1. Clanmother says:

      I am delighted that you remembered that Burnaby had a sister city. I just found out about this past September when I visited Burnaby Mountain. There are so many stories that are just outside our doorstep. So this year, I will be a tourist in our town. I was thinking of visiting the cranes during different seasons – stay tuned. Happy New Year!

      Liked by 2 people

      1. Ms Frances says:

        💕🌹⚘⚘🥀🥀🌷💕

        Liked by 2 people

  18. Mary Jo Malo says:

    Eco-sculptures are such a labor of love, and that theme ties both the cities and the cranes together. It seems like the ‘sister’ cranes both like jaunty little red hats 🙂 Just think, birds dancing and singing for the sheer joy of it. The video Elisabeth contributes here is further evidence, for me anyway, that humans and animals are often in wonderful symbiosis. We provide for one another. Hugs +Hugs!

    Liked by 2 people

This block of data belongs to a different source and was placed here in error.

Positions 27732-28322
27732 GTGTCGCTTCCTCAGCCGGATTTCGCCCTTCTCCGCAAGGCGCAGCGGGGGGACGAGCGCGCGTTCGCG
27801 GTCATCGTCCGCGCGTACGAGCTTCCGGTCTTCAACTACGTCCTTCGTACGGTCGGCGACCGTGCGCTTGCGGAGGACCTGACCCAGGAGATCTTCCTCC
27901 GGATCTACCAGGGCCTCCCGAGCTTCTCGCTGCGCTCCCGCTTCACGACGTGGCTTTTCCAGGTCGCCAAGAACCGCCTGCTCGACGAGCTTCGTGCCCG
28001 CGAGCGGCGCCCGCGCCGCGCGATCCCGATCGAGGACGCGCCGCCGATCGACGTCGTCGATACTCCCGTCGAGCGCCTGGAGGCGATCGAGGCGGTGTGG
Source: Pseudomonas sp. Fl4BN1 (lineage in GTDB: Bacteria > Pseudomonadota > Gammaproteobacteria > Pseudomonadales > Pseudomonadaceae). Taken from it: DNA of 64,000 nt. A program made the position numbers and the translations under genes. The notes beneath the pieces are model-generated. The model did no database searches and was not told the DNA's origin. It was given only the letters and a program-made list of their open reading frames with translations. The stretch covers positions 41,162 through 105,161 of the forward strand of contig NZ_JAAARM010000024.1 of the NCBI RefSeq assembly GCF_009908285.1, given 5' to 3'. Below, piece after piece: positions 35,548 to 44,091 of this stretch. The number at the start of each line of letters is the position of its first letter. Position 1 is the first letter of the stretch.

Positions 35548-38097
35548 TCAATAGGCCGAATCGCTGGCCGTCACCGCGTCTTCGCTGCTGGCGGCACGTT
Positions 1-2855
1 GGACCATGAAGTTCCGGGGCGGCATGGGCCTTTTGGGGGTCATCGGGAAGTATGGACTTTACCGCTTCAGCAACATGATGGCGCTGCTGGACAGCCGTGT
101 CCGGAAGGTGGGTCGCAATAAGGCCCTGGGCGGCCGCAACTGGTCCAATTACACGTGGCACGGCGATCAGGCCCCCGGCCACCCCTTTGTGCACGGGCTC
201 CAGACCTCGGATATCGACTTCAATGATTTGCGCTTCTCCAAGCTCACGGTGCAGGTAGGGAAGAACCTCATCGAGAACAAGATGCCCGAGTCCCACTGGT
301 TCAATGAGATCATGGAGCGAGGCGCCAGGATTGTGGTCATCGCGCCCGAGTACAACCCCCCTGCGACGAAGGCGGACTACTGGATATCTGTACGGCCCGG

1. Clanmother says:

      How very well said, Mary Jo – “We provide for one another!!!” Elisabeth’s video was heartening. I have been dancing ever since I watched it. Can you imagine what it would be like to be amongst them. I have goosebumps just thinking about that thought! You have a great new equation: H + H = L.

      Liked by 1 person

      1. Mary Jo Malo says:

        No that’s some math I can wrap my head around 🙂

        Liked by 2 people

      2. Clanmother says:

        🤗🤗🤗

        Liked by 1 person

  19. J.D. says:

    Such lovely sculptures, and what a tribute to these graceful creatures.

    Liked by 2 people

    1. Clanmother says:

      Burnaby Mountain has a mystical quality for me. I can see the ocean on one side and the mountains on the other. Simon Fraser University is only a few steps away from this area, which has cultural significance:

      “Looking north from Burnaby Mountain Park. The near shoreline is known to the Squamish as Lhuḵw’lhuḵw’áyten. Arbutus or lhulhuḵw’ay (always peeling tree)